A new frontier in RNA biology has emerged in the last decade with findings that RNA is found outside of cells and can transmit information between cells, organisms and species as a form of communication. Pathogens can also exploit exRNAs to enable their infections and exRNAs are associated with numerous infectious diseases in both animals and plants. However there are large gaps in knowledge on exRNA mechanisms, such as how exRNAs are selected for export, how they traffic outside the cell, how they integrate into a functional pathway in a recipient and how pathogens exploit these mechanisms.

exRNA-PATH is a network of investigators examining extracellular RNA (exRNA) communication mechanisms across diverse biological systems, with a specific focus on host-pathogen interactions. It will coordinate efforts to advance the growing field of exRNA and harness its potential in understanding and treating disease by focusing on the mechanistic understanding of exRNA research.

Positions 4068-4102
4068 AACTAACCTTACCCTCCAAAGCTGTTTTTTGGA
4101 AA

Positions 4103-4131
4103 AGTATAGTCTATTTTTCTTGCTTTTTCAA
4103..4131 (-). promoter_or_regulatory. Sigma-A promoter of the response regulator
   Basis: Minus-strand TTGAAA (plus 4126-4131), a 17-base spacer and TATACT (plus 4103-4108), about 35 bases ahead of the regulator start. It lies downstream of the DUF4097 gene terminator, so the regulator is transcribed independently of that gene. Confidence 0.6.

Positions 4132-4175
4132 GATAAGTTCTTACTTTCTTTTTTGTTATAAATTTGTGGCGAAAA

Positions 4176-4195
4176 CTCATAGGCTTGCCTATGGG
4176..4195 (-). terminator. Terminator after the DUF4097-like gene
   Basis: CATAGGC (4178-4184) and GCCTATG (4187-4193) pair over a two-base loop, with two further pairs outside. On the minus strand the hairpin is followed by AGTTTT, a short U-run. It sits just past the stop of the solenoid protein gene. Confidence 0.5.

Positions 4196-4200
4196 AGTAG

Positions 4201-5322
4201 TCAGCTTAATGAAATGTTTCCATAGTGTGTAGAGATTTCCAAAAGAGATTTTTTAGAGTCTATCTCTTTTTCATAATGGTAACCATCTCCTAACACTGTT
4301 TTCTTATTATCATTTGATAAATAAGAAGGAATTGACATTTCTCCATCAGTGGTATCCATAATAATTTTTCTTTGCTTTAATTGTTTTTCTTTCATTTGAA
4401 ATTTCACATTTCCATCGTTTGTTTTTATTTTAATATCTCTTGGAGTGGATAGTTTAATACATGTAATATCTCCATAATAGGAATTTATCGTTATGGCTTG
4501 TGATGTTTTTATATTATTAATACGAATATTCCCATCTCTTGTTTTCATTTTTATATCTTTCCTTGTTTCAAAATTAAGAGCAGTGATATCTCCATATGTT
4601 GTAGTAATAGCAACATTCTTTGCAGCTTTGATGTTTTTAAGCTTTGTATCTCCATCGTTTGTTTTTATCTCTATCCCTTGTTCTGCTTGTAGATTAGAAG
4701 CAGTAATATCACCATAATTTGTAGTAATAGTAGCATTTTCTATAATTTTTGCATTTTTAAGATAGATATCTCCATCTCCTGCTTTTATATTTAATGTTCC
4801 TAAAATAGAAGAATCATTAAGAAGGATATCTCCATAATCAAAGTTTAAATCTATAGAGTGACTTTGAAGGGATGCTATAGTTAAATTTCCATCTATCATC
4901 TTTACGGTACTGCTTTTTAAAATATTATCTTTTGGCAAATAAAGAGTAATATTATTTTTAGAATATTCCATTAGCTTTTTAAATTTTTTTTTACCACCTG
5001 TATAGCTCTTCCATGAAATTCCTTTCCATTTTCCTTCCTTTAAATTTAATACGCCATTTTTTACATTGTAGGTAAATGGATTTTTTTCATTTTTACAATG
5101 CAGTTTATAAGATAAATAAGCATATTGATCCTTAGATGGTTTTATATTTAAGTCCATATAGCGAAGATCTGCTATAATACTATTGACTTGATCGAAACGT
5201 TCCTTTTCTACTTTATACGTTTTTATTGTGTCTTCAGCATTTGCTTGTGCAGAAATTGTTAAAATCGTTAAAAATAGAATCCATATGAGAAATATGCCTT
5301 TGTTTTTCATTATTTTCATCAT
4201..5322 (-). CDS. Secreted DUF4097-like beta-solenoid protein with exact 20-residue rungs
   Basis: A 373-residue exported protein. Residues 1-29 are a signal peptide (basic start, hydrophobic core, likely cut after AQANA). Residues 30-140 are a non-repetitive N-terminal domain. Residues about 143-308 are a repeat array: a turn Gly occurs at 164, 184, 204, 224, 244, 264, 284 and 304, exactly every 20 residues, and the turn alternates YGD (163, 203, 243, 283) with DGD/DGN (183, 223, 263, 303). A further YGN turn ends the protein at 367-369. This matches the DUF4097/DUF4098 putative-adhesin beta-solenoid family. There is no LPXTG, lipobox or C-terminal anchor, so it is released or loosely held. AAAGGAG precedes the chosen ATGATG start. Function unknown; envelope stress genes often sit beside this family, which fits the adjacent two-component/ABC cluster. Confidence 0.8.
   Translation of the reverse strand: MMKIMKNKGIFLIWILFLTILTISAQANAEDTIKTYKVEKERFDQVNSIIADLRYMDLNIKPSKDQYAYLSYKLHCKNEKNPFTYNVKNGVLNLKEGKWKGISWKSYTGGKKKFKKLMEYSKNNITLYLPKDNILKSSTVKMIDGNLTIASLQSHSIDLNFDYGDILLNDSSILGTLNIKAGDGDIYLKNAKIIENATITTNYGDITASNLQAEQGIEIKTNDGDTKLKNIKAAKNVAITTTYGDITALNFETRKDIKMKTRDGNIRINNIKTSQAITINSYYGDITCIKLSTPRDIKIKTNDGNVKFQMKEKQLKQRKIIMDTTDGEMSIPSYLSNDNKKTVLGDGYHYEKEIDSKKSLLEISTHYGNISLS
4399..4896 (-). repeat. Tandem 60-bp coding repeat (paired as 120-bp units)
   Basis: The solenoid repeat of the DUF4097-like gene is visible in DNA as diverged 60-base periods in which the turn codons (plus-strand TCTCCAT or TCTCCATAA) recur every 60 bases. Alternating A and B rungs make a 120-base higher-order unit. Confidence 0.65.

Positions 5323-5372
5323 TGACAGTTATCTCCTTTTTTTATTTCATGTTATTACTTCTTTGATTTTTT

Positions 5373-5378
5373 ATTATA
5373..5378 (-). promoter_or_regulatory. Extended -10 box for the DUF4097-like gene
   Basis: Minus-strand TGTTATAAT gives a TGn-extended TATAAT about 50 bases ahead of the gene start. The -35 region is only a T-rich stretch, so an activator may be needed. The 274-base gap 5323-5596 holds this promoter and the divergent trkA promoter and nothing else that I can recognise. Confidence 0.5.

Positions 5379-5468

Key aspects and goals of this project include:

  • Promoting European leadership.
  • A highly collaborative approach involving many different types of expertise and aligning investigators across diverse biological systems (animals, plants, microbes, fungi)
  • Bridging communication between different stakeholders in the exRNA field to create new synergies and innovative solutions to medical, societal and environmental challenge (e.g. infectious disease and  pest control)
  • Translate exRNA basic research into disease models and innovation: Facilitate translation of exRNA knowledge into strategies for reducing parasitism/disease
  • Advance understanding of functions and mechanisms of exRNA communication. To increase understanding of the mechanisms and biological relevance of exRNA communication in host-pathogen and symbiotic interactions.
  • Identifying gaps in knowledge and defining critical variables and sharing standards that will make data collected from diverse biological systems compatible to allow meta-analyses.